The developer is asked to be more proactive when receiving deletion requests from gyms and private property checkpoints.
Since its release, many players of Pokemon Go have abandoned any social label in terms of visiting sites "Poke Stops" and "Gyms" located on private properties. Residents reported property damage, intrusions and touching, and a number of affected individuals sued the developer.
Three years later, a proposed settlement (via Variety) requires Niantic to resolve resident complaints in up to 15 days, removing the in-game points of interest located on or within 40 meters of their property.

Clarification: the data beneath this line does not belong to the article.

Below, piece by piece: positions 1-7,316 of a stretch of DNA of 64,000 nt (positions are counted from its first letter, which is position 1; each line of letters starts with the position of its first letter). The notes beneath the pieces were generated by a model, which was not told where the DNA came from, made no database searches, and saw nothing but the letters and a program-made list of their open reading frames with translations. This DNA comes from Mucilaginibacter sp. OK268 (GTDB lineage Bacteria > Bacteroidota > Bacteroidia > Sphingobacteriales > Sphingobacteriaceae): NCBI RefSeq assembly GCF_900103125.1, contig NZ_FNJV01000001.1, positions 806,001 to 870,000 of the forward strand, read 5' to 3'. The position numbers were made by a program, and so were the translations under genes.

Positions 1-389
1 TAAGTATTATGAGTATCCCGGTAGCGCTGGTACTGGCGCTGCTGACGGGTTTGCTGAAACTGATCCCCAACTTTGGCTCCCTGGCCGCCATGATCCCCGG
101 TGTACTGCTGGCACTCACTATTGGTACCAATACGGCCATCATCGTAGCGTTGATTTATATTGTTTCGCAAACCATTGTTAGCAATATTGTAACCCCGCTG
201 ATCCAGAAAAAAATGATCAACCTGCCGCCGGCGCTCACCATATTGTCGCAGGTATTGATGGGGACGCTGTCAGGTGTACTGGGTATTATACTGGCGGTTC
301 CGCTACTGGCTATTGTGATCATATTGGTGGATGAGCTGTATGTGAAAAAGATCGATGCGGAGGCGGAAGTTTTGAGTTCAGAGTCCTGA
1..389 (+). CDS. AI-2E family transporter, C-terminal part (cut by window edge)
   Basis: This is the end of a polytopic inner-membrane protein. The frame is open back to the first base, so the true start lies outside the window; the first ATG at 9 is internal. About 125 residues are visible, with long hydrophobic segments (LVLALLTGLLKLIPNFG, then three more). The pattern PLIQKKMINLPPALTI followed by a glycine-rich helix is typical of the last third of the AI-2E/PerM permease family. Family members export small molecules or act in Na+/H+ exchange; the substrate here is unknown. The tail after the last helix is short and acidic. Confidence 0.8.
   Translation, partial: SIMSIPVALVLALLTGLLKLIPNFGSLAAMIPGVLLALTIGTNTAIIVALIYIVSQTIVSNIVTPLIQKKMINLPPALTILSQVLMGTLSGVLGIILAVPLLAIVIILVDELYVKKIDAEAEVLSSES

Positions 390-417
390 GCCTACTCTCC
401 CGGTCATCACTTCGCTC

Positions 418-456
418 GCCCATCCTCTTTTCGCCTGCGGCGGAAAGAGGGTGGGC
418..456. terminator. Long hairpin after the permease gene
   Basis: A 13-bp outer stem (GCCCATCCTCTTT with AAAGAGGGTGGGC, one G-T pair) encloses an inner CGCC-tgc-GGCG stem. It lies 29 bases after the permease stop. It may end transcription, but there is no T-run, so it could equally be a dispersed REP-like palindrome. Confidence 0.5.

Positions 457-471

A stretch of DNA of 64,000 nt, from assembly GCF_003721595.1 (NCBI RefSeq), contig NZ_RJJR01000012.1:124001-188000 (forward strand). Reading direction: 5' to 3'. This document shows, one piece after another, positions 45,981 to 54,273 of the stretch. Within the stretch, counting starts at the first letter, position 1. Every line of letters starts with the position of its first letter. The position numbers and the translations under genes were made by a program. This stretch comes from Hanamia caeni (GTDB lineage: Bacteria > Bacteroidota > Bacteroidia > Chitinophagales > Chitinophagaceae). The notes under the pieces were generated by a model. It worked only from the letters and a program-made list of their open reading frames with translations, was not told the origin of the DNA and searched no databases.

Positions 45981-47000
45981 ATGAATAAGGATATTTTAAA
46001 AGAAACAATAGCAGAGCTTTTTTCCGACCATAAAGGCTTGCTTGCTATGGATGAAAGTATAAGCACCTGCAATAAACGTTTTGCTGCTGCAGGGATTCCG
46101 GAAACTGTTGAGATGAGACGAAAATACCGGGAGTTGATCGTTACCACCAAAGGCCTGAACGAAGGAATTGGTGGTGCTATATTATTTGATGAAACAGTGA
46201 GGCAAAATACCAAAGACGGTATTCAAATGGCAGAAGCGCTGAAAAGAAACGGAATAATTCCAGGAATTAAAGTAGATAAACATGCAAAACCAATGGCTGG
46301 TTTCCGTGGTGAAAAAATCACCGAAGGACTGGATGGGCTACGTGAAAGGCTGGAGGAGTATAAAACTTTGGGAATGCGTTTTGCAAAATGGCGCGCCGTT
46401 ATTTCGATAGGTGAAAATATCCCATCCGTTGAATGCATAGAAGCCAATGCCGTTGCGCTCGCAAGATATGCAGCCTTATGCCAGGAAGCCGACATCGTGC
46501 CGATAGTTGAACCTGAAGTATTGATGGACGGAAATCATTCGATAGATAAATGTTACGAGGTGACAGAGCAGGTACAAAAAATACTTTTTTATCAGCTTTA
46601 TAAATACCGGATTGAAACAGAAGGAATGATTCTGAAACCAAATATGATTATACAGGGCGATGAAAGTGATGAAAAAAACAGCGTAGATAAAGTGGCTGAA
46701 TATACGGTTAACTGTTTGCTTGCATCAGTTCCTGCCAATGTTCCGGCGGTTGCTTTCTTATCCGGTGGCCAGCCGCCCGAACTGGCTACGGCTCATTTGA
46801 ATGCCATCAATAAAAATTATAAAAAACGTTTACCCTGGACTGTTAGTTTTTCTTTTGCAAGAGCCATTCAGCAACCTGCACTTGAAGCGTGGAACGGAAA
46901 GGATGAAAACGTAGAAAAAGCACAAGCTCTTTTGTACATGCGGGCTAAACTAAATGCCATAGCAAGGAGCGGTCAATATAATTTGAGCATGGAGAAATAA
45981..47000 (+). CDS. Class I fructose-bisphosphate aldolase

If the agreed resolution is to remove the Poke Stop or the gym, Niantic must do so within five days.
The company is required to maintain a complaint database for at least one year after submission and refrain from placing new gyms and Poke stops on or near residential properties.
Another stipulation is that for raids of 10 or more participants, a message in the game "reminding players to be courteous to others and respectful of their real environment" is required.
Niantic has also had problems in the past with regard to events and players in public spaces, such as parks.
The proposed regulation also addresses this issue, stating that the dev is to "maintain a park facility by giving them the opportunity to request that park hours be applied to IPs located in that park".